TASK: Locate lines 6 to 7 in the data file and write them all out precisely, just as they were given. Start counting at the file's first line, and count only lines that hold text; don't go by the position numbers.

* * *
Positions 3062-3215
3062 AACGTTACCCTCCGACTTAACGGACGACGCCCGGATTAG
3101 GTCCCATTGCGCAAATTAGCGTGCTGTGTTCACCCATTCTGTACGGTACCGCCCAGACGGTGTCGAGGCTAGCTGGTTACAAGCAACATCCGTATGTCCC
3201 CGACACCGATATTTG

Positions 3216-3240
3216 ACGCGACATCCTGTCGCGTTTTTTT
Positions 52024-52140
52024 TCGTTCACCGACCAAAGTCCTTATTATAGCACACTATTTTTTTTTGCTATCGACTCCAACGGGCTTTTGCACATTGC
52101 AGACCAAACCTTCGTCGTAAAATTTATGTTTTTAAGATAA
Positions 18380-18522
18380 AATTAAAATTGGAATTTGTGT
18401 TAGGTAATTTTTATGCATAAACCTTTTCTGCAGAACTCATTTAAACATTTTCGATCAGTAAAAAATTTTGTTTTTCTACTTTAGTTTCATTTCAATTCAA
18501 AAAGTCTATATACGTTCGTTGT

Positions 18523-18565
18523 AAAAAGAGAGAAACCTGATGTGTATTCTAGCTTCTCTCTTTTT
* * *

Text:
3216 ACGCGACATCCTGTCGCGTTTTTTT
Positions 52024-52140